As expected, the latest Crop Estimates Committee’s (CEC) production estimate report showed an upward revision to the February estimate for maize to 10.56 million tons. This follows good rains since early January that stimulated farmers to increase the pace of planting.
Although the current estimate is down 16% by 1% year-on-year (y/y)but up 1% on the February estimate, it is better than earlier expectations of a further cut in maize output. The expected carry over stock of 3.2 million tons by the end of the 2018/19 marketing season will bring the total supplies for 2019/20 to 13.76 million tons which will meet the country’s consumption requirements. Thus, we expect limited upside for maize prices in the medium term should the rand/ US dollar exchange rate continue to trade at current levels.
As with maize, the oilseed complex also faces a decrease in output due to the reduced area relative to last year. The sunflower production forecast came in unchanged at 563,590 tons and is still down 35% y/y, which poses upside risk to the price outlook. Soybeans have seen a decrease in both planted area and the production estimate, coming in down 7% and 17% respectively relative to the previous season. The soybean production estimate came in at 1.28 million tons which is still a third record crop, for the crop. The domestic oilseeds situation therefore indicates a tightening supply outlook which will boost prices in the medium term.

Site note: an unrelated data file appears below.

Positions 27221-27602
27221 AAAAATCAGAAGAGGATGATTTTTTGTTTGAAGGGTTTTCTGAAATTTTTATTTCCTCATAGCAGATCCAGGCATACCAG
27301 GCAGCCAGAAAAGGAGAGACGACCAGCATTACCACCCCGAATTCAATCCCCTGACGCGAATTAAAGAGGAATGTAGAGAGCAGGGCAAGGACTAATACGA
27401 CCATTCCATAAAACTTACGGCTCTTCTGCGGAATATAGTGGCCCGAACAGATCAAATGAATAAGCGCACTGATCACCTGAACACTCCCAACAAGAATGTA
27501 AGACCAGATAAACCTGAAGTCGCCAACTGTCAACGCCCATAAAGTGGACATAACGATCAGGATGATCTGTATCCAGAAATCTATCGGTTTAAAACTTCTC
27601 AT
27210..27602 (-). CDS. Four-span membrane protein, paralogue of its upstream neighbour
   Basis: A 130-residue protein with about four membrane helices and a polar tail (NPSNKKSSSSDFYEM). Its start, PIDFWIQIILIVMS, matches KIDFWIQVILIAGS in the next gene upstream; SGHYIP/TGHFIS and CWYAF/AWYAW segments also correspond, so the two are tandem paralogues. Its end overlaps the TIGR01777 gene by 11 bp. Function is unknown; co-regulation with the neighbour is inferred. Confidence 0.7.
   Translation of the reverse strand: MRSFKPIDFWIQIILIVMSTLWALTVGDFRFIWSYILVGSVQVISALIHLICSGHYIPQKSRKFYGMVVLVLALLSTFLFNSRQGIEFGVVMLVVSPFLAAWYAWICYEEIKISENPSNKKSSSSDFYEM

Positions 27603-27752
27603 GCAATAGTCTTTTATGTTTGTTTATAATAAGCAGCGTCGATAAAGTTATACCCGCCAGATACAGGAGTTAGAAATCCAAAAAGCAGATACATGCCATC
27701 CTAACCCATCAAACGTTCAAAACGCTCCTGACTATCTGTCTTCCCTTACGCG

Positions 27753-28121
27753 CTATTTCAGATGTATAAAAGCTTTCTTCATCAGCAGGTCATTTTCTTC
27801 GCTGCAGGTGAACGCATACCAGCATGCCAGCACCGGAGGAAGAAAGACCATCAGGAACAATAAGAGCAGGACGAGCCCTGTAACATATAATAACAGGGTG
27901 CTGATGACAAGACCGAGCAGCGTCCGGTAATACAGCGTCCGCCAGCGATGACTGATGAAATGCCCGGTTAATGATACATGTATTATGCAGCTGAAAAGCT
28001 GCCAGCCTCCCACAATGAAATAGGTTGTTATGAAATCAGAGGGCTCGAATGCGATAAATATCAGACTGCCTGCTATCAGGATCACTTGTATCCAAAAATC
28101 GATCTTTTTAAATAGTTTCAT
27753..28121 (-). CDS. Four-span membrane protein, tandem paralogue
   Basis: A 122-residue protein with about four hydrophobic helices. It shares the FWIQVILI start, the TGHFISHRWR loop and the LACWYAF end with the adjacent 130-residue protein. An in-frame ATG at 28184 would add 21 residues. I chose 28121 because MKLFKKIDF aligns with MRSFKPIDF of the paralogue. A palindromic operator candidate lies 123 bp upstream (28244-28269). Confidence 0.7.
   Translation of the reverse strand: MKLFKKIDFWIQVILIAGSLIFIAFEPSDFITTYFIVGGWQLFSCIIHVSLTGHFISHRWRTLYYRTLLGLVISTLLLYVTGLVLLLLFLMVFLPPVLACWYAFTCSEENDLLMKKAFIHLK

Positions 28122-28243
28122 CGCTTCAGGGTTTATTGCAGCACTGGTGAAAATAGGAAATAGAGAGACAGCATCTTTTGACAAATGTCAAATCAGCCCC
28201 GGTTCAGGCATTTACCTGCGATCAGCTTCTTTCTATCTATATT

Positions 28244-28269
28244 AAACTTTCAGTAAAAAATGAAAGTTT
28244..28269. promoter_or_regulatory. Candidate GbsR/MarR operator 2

In the case of winter crops, the better wheat season particularly in the Western Cape (WC) has ensured a good crop of 1.84 million tons which will help reduce the import demand by almost 36% y/y to just over 1 million tons. Weather will be critical for the WC as we head into the new planting season for winter crops.
For the summer grains, the season is off to a good end with good rains boosting crop prospects. The only concern is the possible crop damage if frost comes in earlier than expected in areas where the maize plantings were very late. The short to medium term weather outlook still calls for rains across the producing areas which bodes well for the developing crops and a good finish to the 2018/19 summer crop season.
On the consumer front, adequate supplies of grain for the year ahead will help limit further food price acceleration in the medium term. This is good for interest rates which are expected to remain flat. The agriculture GDP is expected to still disappoint in the near term but will rebound marginally in the second half of 2019 and thereafter accelerate into 2020.
Comment by Paul Makube, Senior Agricultural Economist at FNB Agri-Business